This morning’s Wall Street Journal brought word that the Dow Jones Industrial Average, which reached nominal all-times highs earlier this month, was in fact still 1% below “the record that counts,” which record is argued to be the all-time high in inflation-adjusted terms. The analysis uses the price of the Dow Industrials (e.g., last Friday’s closing value of 16,064.97), but excludes the effects of dividend payments. This is an unfortunate — nay, fatal — omission.
Which the Journal admits, in a backhanded way: “If you add in the effect of dividends…the Dow probably hit a real record some months ago.” To be specific: since the DJIA’s peak on January 14, 2000, the price of the Index has risen by 37%, while consumer price inflation has risen 38%. On a total return basis, however, the Dow has appreciated 91% since 2000 — well above the same 38% inflation bogie.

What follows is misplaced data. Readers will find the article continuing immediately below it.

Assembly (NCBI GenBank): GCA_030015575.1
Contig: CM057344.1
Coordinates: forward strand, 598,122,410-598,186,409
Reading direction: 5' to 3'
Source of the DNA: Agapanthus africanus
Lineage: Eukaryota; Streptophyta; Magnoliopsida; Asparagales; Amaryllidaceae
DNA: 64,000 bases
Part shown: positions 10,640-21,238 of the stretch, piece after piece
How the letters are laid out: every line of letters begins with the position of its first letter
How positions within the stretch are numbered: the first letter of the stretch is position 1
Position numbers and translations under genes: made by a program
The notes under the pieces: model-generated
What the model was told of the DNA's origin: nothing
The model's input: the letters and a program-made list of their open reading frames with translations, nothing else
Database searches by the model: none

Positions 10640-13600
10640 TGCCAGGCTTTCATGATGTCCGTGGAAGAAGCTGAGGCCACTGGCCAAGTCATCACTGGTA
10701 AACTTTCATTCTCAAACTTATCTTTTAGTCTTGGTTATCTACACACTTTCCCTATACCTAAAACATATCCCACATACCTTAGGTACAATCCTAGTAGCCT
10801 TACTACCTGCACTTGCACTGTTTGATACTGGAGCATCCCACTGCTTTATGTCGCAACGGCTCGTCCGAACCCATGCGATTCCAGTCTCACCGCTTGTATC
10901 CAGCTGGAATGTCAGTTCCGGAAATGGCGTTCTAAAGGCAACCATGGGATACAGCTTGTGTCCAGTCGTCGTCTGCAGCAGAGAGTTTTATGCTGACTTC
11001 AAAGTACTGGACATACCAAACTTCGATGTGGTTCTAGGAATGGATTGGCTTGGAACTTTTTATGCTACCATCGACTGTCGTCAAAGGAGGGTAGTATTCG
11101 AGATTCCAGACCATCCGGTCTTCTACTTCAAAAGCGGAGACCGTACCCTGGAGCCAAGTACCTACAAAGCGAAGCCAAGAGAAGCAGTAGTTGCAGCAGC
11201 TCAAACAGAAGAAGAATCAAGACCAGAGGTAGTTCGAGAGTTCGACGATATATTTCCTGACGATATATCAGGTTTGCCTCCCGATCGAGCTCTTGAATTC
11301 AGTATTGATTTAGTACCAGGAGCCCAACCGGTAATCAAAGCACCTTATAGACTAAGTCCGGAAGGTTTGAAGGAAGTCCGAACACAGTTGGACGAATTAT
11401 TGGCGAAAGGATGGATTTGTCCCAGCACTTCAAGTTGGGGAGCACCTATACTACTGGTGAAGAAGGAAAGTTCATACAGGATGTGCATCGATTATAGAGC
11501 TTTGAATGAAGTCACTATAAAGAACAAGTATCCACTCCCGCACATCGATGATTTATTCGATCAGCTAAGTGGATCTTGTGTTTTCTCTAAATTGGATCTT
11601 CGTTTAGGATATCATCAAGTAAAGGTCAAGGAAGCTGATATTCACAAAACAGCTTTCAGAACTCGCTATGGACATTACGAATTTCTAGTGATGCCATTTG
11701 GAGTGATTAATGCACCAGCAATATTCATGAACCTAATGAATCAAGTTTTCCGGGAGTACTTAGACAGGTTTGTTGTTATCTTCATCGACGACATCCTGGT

Adding in the effect of dividends shows that the Dow did indeed hit a real record some months ago — 23 months ago, to be precise. On December 20, 2011, the DJIA closed at 12,103.58, only 3% above its 2000 peak, and well below the intervening inflation rate of 34%. On a total return basis, the Dow’s close that day was 37% above its 2000 peak level. Between then and now, the DJIA’s total return has remained well above the rate of inflation — which means that the record that counts has already been broken.
About Craig Lazzara
Craig Lazzara is global head of index investment strategy for S&P Dow Jones Indices. The index investment strategy team provides research and commentary on the entire S&P Dow Jones Indices’ product set, including U.S. and global equities, commodities, fixed income, and economic indices.